Cornwall Cheese and Butter Board


In a cool compartment in the very heart of the building there is stored the seasons buying of cheese. He buys the first of the season's make, very best obtainable, two cheese at a time per week. These he numbers and puts away. As the season progresses he buys more cheese, sometimes four a week. He numbers these in sequence following the numbers of his first purchases and so on to the end of the season. In selling he simply begins to sell at the earliest numbers so that he has cheeses always ageing in cool storage, and his customers appreciate their quality.
       When potatoes are precious as jewels, Mr. Fawthrop has a great cellar full of the best potatoes ever dug. He buys as he finds quality in the country, and his cellar is equipped with three or four chutes by which the spuds can be easily delivered. It is a fine, deep, decently lit, damp and frost proof cellar. The cellar accommodation was provided when the business began to outgrow its accommodation above ground. In one of the cellar vaults immense quantities of vinegar are stored, for the firm handles annually a very large business in vinegar. Great stocks of soap and similar heavy staples are equally well stored, but the feature of the system is not its ornamental appearance but its simple, practical serviceableness. The whole store is pre-eminently in the serviceable rather than the ornamental condition. Service is the first consideration as it always has been. It may mean a little more trouble to give splendid service in a store that is not yet modernized, but the Fawthrop's never have grudged trouble in their ambition to give satisfaction and service to their customers.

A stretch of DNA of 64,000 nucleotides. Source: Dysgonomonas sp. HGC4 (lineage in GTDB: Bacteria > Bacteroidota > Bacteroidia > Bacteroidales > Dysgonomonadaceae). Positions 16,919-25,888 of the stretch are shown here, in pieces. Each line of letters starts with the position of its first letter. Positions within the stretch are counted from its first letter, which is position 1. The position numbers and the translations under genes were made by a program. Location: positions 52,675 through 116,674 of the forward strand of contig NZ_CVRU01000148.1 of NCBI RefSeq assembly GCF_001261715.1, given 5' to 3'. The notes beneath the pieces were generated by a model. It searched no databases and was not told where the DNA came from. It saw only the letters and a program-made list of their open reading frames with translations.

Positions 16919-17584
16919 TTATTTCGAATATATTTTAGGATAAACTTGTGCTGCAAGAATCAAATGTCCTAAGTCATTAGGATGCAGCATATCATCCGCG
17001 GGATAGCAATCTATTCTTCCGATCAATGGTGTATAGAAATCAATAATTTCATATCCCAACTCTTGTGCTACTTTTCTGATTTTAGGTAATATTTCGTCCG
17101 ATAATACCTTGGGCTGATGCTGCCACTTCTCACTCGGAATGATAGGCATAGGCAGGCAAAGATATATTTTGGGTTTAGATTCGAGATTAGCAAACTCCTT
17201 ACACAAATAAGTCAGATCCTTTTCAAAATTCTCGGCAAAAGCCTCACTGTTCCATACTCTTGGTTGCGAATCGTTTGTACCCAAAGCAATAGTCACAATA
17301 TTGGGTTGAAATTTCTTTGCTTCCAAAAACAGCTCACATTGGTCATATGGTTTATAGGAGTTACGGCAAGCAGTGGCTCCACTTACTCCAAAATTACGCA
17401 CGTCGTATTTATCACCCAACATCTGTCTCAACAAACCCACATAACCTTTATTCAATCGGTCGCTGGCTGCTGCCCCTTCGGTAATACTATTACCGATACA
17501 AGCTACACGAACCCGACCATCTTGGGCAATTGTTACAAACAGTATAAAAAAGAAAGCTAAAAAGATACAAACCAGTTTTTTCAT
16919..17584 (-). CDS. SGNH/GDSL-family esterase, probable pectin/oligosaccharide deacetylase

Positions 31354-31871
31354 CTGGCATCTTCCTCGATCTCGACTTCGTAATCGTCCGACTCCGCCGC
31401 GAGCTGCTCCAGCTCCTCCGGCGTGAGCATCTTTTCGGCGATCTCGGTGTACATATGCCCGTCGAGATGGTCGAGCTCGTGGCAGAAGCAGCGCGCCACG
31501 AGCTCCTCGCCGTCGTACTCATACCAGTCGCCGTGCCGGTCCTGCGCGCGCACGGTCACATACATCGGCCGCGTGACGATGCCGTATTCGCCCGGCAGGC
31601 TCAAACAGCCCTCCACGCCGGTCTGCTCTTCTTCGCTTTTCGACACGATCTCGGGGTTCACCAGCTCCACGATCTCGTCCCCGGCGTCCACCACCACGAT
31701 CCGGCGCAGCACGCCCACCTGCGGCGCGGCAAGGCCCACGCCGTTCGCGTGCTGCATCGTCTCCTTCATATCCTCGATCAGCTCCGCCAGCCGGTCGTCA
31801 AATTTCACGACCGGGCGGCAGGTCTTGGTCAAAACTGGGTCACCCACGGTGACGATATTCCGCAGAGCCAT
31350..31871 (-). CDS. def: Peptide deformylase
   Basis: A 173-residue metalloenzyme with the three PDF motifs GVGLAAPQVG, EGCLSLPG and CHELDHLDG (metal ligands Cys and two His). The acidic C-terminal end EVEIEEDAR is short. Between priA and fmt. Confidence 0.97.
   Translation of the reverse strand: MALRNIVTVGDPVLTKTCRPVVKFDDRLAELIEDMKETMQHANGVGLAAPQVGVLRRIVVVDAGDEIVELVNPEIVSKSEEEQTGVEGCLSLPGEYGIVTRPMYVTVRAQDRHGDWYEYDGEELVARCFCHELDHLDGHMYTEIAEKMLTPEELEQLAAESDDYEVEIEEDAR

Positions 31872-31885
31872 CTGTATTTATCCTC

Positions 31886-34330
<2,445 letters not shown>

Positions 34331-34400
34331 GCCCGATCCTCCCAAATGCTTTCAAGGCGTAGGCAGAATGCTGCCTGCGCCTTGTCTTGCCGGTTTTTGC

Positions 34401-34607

One extremely modern touch has been added to the store equipment in the past year. That is the automobile delivery. The good, old $10.00 horse has gone the way of all horse-flesh and another horse has followed him. Now the Fawthrop Bros. run a new up-to-date automobile. The auto does a daily stunt in feature advertising for them, as they are great believers in the placarding of special lines on the wage after the manner of the modern city department store. With a select list of customers called upon at least twice a week regularly for orders, and with the old system of the carrying of special lines in the truck to fill orders that are given as the rounds are being made, the firm has no great need for advertising to the consumer at large at present except in the way indicated.
       Goods of all classes specially suitable for Christmas are gathered in great variety and displayed in every inch of available space in the store. Such good value is given, and so much care is taken to insure the satisfaction of the customers that the sale has come to be looked upon as something on no account to be missed, and an event to be watched for and attended early.
       The personnel of the firm is made up of A. Fawthrop, sr., the founder; Percy R. and A. W. Fawthrop, sons of A. Fawthrop, sr.
       "Active Service" is a watchword with the Fawthrops, and so when the great war came on Clifford and Victor Fawthrop both younger sons of Mr. A. Fawthrop, sr., saw years of active service in Flanders. Altogether a splendid example of Canadian efficiency, persistence, and patriotism, for the Fawthrop family are all Canadian, though of English origin on the side of their paternal grandfather That further splendid success is in front of them seems to go without saying.
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Stormont County GenWeb Coordinator - Wendy Anctil | updated March 2014

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